data = malloc(length+1);
recv(sock, data, length, 0);
data[length] = 0;

What this code is missing is error handling: each of the send and receive calls may fail; the recvs may receive less data than expected. But this should give you an idea.

Edit: To deal with the case that the recv returns too few data, run it in a loop, keeping a count of what you have read so far, e.g.

int length_bytes = 0;
while(length_bytes < 4){
   int read = recv(sock, ((char*)&nLength)+length_bytes, 4-length_bytes, 0);
   if (read == -1) some_error_occurred_check_errno();
   length_bytes += read;
  • 1
    In the code sample you give, there is a buffer which may contain future data (i.e. subsequent messages). This complicates matters, but may help performance as it avoids small reads (which shouldn't really matter that much). As for error handling: it may happen that the first recv only gives you 2 bytes, not four. Then, nlength will not be fully initialized, and you pass a bogus size to malloc. That may indeed crash. More likely, you will allocate too much data, and then also try to read much more data than you will get, making you end up with nonsense in the string. – Martin v. Löwis Aug 27 '09 at 7:51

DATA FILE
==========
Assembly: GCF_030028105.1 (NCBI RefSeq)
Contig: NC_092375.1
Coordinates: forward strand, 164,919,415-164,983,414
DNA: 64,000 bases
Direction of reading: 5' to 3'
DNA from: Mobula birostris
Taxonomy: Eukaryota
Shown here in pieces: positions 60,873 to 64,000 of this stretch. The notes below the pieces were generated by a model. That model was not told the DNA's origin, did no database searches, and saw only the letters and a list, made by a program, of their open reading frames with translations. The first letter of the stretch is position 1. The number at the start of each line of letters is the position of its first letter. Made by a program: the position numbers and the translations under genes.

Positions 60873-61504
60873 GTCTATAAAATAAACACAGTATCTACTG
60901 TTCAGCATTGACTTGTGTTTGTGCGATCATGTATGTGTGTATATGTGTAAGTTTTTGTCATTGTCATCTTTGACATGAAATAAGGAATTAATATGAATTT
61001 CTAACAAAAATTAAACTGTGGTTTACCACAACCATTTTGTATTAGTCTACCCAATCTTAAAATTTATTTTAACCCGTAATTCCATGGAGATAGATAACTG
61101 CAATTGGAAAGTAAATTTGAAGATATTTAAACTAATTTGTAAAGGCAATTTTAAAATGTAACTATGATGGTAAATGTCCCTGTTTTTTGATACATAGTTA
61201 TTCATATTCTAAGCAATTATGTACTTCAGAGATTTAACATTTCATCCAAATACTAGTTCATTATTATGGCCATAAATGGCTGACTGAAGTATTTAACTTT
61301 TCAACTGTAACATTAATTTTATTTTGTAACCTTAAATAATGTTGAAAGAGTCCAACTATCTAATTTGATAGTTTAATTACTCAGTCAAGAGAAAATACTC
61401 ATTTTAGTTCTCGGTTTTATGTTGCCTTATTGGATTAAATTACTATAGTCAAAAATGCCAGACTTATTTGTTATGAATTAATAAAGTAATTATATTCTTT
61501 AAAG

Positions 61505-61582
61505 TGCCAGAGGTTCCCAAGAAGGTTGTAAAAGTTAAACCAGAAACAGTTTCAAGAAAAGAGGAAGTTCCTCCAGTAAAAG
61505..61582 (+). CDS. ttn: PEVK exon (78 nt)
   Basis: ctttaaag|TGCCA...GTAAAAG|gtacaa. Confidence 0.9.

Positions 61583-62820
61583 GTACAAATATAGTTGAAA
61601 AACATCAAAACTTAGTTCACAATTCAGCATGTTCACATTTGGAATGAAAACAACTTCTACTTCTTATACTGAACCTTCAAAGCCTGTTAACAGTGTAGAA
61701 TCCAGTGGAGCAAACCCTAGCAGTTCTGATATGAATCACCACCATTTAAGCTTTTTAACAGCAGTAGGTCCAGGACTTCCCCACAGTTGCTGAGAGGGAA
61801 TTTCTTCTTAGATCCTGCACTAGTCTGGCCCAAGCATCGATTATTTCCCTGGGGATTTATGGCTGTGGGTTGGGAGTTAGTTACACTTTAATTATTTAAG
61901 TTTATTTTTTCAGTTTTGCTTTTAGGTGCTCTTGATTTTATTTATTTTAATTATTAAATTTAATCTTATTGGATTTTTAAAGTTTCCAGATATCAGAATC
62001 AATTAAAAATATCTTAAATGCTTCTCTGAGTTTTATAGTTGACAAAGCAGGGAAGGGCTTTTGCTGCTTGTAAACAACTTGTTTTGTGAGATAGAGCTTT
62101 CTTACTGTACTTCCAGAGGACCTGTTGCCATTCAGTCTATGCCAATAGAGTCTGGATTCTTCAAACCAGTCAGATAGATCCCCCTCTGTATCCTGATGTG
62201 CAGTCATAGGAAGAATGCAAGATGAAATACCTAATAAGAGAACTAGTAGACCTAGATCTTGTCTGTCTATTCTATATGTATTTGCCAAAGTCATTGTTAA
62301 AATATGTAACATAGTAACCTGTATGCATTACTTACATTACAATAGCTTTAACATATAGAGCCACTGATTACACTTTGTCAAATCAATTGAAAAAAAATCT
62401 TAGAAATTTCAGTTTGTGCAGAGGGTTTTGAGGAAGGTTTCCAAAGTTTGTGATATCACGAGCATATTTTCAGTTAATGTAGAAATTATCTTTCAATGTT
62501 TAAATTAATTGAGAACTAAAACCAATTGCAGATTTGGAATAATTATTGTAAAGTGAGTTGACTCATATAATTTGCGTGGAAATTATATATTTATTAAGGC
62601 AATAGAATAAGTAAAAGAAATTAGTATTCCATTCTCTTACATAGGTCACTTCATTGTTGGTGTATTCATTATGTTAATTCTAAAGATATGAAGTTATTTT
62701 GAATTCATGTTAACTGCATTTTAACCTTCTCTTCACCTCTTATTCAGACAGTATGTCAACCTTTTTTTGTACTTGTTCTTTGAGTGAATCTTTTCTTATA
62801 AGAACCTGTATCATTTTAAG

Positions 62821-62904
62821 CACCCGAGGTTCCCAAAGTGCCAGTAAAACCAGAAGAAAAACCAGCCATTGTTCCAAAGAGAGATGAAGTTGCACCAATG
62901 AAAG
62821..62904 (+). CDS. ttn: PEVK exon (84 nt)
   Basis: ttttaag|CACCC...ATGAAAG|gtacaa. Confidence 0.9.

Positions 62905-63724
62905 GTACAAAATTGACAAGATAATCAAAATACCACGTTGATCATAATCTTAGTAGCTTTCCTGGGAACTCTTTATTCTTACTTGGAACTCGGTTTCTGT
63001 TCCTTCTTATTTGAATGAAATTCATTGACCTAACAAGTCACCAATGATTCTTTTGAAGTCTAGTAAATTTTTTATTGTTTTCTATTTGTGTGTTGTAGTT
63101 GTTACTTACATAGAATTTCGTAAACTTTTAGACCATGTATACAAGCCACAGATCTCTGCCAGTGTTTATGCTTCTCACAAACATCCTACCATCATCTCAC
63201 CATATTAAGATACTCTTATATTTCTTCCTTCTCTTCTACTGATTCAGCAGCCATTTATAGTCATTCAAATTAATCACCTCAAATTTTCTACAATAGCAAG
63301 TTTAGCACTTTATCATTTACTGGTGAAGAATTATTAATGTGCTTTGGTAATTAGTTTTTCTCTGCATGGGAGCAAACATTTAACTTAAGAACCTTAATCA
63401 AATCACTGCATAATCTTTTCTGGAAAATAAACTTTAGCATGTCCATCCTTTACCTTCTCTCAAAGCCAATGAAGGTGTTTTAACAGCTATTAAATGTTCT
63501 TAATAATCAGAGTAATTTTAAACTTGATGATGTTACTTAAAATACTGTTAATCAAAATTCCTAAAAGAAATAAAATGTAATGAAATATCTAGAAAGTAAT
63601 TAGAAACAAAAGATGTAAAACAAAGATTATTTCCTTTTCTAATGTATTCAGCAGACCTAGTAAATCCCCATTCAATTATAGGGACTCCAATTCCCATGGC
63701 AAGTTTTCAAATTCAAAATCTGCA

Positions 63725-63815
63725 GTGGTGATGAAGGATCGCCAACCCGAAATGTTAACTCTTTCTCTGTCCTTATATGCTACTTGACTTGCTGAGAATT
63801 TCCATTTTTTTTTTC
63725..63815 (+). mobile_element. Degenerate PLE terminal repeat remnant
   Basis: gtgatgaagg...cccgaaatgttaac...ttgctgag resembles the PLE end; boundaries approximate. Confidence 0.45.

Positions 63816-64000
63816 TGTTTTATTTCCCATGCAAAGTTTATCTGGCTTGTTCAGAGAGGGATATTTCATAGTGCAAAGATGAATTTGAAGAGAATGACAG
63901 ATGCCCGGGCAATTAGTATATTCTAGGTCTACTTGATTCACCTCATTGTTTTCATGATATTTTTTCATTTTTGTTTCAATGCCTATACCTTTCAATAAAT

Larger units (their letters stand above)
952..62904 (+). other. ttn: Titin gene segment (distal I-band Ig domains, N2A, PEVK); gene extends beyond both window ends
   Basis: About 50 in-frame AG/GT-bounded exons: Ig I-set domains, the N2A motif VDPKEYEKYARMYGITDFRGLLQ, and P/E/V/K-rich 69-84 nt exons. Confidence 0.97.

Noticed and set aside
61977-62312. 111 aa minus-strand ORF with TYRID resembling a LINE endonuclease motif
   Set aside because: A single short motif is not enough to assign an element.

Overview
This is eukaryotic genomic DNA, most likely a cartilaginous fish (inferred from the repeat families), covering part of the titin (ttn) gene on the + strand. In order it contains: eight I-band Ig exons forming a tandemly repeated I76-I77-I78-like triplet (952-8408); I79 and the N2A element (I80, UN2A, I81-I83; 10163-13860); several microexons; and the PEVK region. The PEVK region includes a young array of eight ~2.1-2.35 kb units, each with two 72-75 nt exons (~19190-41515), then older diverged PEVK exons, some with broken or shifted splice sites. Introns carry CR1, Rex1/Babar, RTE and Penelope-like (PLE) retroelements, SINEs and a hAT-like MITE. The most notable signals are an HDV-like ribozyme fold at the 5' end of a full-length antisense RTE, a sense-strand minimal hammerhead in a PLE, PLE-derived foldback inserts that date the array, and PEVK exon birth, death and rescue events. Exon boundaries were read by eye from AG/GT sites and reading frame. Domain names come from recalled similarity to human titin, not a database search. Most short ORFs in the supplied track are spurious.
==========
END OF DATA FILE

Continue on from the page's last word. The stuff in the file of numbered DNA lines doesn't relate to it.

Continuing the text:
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    You should not be using long. The definition of htonl() etc use uint32_t. If you use long on some systems this may potentially fail. – Martin York Aug 27 '09 at 16:49
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    @Ahmed: the bitwise operations do what ntohl does in my code, for a flexible-length representation of the packet size (although the code fixes prefix_size it to 2 bytes). The packet length is in network byte order, so it is (for 2 byte length) (byte0<<8)|byte1 == byte0*256+byte1. For 4-byte length, the packet size can be computed as (byte0<<24)|(byte1<<16)|(byte2<<8)|byte3 ... and so on. – Martin v. Löwis Aug 27 '09 at 20:35